Are Your Allergies Acting Up? Ragweed Pollen Season Is Here

I don’t know about you, but my allergies have really been acting up lately. Well, maybe not this week since it’s been cooler. But last week my eyes were watering, my nose was running, and my lungs were wheezing (kind of). But for the first two weeks of August, a lot of my patients were complaining about their allergy symptoms getting worse. And for some people, their asthma was getting worse as well.

The local TV station called me last week during the beginning of ragweed pollen season and asked me to talk about it:

If you find this information helpful, I invite you to check out my other TV interviews about health-related issues.

*This blog post was originally published at Doctor Anonymous*

Organic Beauty Products: 5 Things You Should Know

“All natural. Certified organic. Made from natural ingredients. Pure botanicals. Chemical free.”

You might guess I’m standing in the farmers market. Nope. I’m in the “Health and Beauty” aisle at Target. The ubiquitous all-things-natural trend has overtaken the cosmetic industry. How do you know what’s real and what’s marketing hype? Here are five things you should know about organic beauty product labels:

1. Labels that say “natural ingredients” or “botanicals” are not certified organic. These statements are not regulated. Most natural ingredients used in beauty products are actually modified in a lab. Truly botanical ingredients, like you’d pick in your garden, are usually unstable and would spoil like food.

2. Natural doesn’t always mean better. Would you buy: Poison Ivy Eye-Cream? Stinging Nettles Anti-Itch Gel? The most toxic and allergy-inducing ingredients are naturally occurring substances, not manufactured ones. Read more »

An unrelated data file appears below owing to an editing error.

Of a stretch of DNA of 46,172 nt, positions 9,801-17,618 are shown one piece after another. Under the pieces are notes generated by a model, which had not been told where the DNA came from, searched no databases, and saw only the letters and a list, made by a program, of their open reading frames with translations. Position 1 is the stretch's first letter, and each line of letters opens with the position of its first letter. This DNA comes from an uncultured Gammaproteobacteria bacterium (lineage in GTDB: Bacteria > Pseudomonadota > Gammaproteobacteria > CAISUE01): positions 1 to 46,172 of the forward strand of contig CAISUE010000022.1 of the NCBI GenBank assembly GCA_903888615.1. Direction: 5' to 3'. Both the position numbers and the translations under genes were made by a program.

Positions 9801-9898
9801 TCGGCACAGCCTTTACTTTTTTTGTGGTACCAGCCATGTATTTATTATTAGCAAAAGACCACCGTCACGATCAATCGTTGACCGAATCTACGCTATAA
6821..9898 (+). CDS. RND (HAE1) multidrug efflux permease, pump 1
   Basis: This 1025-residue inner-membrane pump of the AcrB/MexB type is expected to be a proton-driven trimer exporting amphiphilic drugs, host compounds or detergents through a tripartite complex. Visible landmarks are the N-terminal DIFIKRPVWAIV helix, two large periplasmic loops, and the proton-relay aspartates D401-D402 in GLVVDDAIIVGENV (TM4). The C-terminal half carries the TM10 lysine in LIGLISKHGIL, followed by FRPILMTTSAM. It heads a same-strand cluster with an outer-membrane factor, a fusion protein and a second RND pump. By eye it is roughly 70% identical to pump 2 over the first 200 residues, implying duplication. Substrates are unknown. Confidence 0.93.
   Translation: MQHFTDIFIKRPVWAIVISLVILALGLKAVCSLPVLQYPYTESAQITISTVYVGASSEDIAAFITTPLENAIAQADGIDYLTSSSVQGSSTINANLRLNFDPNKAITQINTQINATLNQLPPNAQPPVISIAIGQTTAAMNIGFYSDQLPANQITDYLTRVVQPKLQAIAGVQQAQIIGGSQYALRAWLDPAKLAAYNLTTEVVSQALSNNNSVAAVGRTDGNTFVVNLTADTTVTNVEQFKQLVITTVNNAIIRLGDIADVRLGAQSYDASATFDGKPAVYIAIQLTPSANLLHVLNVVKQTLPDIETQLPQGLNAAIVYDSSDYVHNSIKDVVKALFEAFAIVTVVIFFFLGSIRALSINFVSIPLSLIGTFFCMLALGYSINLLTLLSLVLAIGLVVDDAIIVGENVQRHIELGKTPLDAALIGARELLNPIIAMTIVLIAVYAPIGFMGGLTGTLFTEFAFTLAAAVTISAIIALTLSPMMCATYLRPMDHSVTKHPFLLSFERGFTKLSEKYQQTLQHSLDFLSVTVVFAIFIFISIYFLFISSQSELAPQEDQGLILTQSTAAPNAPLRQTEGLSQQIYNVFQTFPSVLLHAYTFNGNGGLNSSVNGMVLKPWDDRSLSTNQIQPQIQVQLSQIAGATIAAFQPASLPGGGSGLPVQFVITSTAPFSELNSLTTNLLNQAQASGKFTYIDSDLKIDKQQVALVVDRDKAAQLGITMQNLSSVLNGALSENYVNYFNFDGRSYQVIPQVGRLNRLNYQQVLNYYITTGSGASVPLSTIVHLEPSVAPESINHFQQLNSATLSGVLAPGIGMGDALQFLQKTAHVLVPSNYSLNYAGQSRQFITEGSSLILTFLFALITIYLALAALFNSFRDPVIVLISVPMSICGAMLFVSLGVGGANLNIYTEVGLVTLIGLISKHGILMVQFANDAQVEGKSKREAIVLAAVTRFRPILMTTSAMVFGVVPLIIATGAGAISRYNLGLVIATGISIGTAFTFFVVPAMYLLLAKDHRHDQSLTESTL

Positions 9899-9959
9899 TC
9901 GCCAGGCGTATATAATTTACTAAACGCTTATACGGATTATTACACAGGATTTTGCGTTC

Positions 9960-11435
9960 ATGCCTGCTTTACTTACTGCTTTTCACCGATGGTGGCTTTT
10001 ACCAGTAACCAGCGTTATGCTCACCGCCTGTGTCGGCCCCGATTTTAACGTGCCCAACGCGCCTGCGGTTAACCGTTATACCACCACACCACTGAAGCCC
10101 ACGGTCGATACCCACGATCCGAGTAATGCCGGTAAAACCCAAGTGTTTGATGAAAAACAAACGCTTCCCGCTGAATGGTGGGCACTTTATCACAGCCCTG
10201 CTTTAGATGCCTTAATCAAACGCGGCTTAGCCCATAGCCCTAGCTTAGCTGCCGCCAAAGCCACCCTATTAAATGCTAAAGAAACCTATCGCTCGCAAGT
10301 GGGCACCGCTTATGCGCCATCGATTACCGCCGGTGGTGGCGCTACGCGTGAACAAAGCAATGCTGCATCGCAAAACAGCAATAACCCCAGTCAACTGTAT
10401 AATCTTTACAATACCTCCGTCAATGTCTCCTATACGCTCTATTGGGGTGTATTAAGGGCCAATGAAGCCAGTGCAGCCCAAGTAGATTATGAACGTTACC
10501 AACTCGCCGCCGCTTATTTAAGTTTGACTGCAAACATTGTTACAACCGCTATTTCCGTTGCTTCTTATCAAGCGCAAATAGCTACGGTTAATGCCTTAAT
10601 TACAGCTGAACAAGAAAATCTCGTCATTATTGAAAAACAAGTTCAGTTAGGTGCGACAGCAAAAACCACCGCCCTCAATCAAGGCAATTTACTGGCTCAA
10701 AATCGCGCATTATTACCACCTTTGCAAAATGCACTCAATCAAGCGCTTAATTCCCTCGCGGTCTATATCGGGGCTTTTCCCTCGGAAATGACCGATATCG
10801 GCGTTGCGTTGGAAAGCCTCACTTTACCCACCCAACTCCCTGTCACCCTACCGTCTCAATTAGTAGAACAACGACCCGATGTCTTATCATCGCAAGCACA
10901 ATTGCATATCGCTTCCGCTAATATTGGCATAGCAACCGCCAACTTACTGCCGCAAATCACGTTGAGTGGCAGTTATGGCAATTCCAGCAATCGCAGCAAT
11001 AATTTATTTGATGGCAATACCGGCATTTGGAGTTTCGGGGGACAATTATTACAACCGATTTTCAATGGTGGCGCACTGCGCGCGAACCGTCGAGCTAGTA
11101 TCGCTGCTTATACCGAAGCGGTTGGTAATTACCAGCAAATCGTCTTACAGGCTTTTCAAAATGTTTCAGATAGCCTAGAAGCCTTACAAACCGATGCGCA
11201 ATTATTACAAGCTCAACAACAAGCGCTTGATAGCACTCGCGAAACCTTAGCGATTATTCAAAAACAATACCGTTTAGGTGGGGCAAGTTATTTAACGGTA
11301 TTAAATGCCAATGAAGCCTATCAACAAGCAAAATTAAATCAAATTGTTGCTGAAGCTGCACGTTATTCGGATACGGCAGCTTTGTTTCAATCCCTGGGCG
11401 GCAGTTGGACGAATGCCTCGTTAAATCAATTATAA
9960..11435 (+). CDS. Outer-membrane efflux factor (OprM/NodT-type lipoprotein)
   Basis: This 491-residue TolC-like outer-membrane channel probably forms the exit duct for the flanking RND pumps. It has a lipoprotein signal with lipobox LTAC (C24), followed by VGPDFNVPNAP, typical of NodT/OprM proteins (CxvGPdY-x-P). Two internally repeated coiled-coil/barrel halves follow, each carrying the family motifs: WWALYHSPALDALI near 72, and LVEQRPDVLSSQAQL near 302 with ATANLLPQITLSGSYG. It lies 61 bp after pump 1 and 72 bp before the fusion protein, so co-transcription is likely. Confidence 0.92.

*This blog post was originally published at The Dermatology Blog*

Latest Interviews

IDEA Labs: Medical Students Take The Lead In Healthcare Innovation

It’s no secret that doctors are disappointed with the way that the U.S. healthcare system is evolving. Most feel helpless about improving their work conditions or solving technical problems in patient care. Fortunately one young medical student was undeterred by the mountain of disappointment carried by his senior clinician mentors…

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How To Be A Successful Patient: Young Doctors Offer Some Advice

I am proud to be a part of the American Resident Project an initiative that promotes the writing of medical students residents and new physicians as they explore ideas for transforming American health care delivery. I recently had the opportunity to interview three of the writing fellows about how to…

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Latest Book Reviews

Book Review: Is Empathy Learned By Faking It Till It’s Real?

I m often asked to do book reviews on my blog and I rarely agree to them. This is because it takes me a long time to read a book and then if I don t enjoy it I figure the author would rather me remain silent than publish my…

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The Spirit Of The Place: Samuel Shem’s New Book May Depress You

When I was in medical school I read Samuel Shem s House Of God as a right of passage. At the time I found it to be a cynical yet eerily accurate portrayal of the underbelly of academic medicine. I gained comfort from its gallows humor and it made me…

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Eat To Save Your Life: Another Half-True Diet Book

I am hesitant to review diet books because they are so often a tangled mess of fact and fiction. Teasing out their truth from falsehood is about as exhausting as delousing a long-haired elementary school student. However after being approached by the authors’ PR agency with the promise of a…